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What’s wrong with sucking a dummy anyway?

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A dummy can be a godsend when it comes to soothing an unsettled baby. I should know. We bought a dummy for our first child four days after her birth, and it was absolute heaven – for everyone involved, including all the other residents in our apartment building.

However, not everyone agreed. Other parents would regularly offer their opinions on dummy use – how my baby would be addicted, her teeth would become crooked and she might develop a speech disorder. For me, it was the best baby product I’d ever encountered (it was only day four, so I hadn’t encountered that many!).

But what’s the truth behind the dummy? Is it a great calming device, or is it more trouble than it’s worth because it will lead to problems further down the track?

The advantages of the dummy

  • The dummy is effective in calming your baby, offering comfort and much-needed rest.
  • Dummies can help your child learn to self-settle.
  • As the dummy is not attached to your baby, it’s easier to give it up when the time comes (unlike fingers).
  • In the early years, dummy sucking does not cause problems for teeth or jaws.

The disadvantages of the dummy

  • Your child might come to rely on the dummy for sleep and regularly wake throughout the night if the dummy falls out of their mouth.
  • Babies get extremely upset if the dummy is misplaced.
  • Long-term use (after the child is 4 or 5) may affect children’s teeth and jaw position.
  • The dummy can interfere with breastfeeding, so it’s recommended that you avoid using the dummy in the first four to six weeks after your baby is born, and only offer the dummy in between feeds.

What’s the truth about speech disorders?

According to a University of Sydney study published in Folia Phoniatrica et Logopaedica, dummy sucking is not the cause of certain speech disorders, as many would have you believe. The researchers examined the sucking behaviour of 199 preschoolers, either breastfeeding, dummy sucking, finger sucking or bottle using, to see if it was associated with phonological impairment (speech sound disorders). Lead author of the study, Dr Elise Baker, said that while dummies are controversial, they’re not associated with the majority of speech problems in children. “We looked at relationships between having a problem and not having it, and we found there was no relationship,” she commented in newsGP. “The rate of dummy use in both of those groups of children with a speech problem and without a speech problem was fairly similar.”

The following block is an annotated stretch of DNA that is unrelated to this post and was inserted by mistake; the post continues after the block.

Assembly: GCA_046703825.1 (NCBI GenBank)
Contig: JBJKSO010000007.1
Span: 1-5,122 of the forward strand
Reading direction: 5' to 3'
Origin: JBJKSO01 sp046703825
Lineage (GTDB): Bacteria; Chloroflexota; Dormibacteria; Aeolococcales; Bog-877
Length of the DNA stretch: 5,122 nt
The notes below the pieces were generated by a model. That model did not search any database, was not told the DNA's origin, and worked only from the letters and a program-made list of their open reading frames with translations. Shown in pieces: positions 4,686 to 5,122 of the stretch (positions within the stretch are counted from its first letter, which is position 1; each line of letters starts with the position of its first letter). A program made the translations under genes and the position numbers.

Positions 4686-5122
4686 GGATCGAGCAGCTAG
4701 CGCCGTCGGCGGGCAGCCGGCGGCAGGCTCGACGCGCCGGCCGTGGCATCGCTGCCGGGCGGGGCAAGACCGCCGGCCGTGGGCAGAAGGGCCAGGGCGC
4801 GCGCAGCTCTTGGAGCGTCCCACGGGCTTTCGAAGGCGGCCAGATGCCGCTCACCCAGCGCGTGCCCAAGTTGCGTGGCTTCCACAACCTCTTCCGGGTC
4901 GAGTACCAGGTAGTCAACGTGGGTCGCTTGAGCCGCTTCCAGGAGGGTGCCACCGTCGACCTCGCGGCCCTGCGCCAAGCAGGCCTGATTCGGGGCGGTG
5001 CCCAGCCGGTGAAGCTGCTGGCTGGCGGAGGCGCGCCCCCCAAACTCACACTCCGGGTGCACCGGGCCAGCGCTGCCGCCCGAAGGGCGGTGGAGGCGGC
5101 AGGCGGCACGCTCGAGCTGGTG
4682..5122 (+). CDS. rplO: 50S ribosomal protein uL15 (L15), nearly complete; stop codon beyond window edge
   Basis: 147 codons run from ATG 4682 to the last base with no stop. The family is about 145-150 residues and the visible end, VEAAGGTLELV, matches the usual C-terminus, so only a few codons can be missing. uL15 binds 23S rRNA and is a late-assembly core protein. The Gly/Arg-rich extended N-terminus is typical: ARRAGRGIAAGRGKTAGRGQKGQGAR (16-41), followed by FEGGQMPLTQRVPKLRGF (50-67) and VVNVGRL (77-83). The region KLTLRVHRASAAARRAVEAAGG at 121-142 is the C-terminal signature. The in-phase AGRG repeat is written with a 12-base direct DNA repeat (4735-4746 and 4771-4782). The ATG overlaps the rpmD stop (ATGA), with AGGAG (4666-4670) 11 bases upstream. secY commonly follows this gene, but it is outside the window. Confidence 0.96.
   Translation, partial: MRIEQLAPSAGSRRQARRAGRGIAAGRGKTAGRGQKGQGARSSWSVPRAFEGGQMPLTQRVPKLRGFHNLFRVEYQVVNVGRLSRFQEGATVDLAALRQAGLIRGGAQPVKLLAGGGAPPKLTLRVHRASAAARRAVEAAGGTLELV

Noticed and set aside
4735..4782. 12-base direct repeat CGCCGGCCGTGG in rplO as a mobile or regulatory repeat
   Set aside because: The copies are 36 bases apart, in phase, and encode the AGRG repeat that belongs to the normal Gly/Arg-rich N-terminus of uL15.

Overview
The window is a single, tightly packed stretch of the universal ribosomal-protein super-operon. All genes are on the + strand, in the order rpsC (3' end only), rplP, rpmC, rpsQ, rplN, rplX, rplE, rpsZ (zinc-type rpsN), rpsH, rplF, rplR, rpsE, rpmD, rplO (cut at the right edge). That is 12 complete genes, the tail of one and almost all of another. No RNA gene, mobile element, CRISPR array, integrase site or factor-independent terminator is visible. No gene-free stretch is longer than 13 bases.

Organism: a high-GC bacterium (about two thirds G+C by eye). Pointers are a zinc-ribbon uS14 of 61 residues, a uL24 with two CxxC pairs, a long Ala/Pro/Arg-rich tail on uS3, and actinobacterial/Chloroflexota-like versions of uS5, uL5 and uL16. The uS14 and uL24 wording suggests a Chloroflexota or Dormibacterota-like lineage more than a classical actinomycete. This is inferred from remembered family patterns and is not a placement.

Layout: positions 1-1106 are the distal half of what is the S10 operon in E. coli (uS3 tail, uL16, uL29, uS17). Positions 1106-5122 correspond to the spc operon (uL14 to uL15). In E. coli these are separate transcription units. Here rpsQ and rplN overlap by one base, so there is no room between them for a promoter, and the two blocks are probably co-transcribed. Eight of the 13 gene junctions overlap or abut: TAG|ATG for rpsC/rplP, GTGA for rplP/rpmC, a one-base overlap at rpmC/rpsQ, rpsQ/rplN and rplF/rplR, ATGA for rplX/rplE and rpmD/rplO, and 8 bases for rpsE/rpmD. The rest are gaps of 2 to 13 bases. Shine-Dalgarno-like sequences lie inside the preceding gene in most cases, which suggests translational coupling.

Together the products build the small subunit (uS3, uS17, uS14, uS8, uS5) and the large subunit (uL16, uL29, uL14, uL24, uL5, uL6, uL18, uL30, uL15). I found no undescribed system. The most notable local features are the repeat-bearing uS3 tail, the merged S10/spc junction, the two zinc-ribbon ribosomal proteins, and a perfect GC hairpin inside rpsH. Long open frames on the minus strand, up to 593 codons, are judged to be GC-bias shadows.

Read reviews of dummies on Tell Me Baby.

Practical tips for dummy use

  • Don’t dip the dummy in syrup, honey, juice or anything sweet as this can cause tooth decay.
  • Keep a supply of dummies close at hand, in case you lose one or drop it on the ground.
  • Don’t tie the dummy around your baby’s neck, hand or cot, as this can lead to strangulation.
  • Regularly check to see of the dummy is worn out or broken as babies can choke on small pieces.
  • Always select a dummy that is age appropriate and meets Australian standards.
  • Dummies need to be sterilised, especially if your baby is under six months.

How do I get rid of the dummy?

Many children decide to give up the dummy themselves. My daughter was nearly five and we tried all sorts of things. I’d heard about children handing it over to the garbage collector or offering it to the Easter Bunny. We tried leaving it out for Santa to take, but she changed her mind at the last minute – and I didn’t want to create tension between her and Santa, so the dummy was quickly retrieved.

In the end, no one else in her daycare room had a dummy so she put it in the bin and didn’t look back. After much agonising on my part, it was easier than I’d thought.

However if, as a parent, you feel the time has come to get rid of the dummy then Raising Children recommend a gradual approach:

  • If your child is old enough to understand then talk to them about it.
  • Choose a time when there is no change or stress afoot.
  • Start by using it less during the day.
  • Designate certain times and places for dummy use, such as the cot or car.

I always worried about my daughter’s dummy use, especially when she’d pull one out of her handbag at the park. But she did give it up and never had any problems as a result of her dummy. On the other hand, my youngest daughter sucks her fingers – a dummy, as it happens, isn’t so bad after all.

If you have any problems or questions about your baby’s dummy use, then have a chat with your dentist, healthcare nurse, or GP.

Read our dummy comparison chart.
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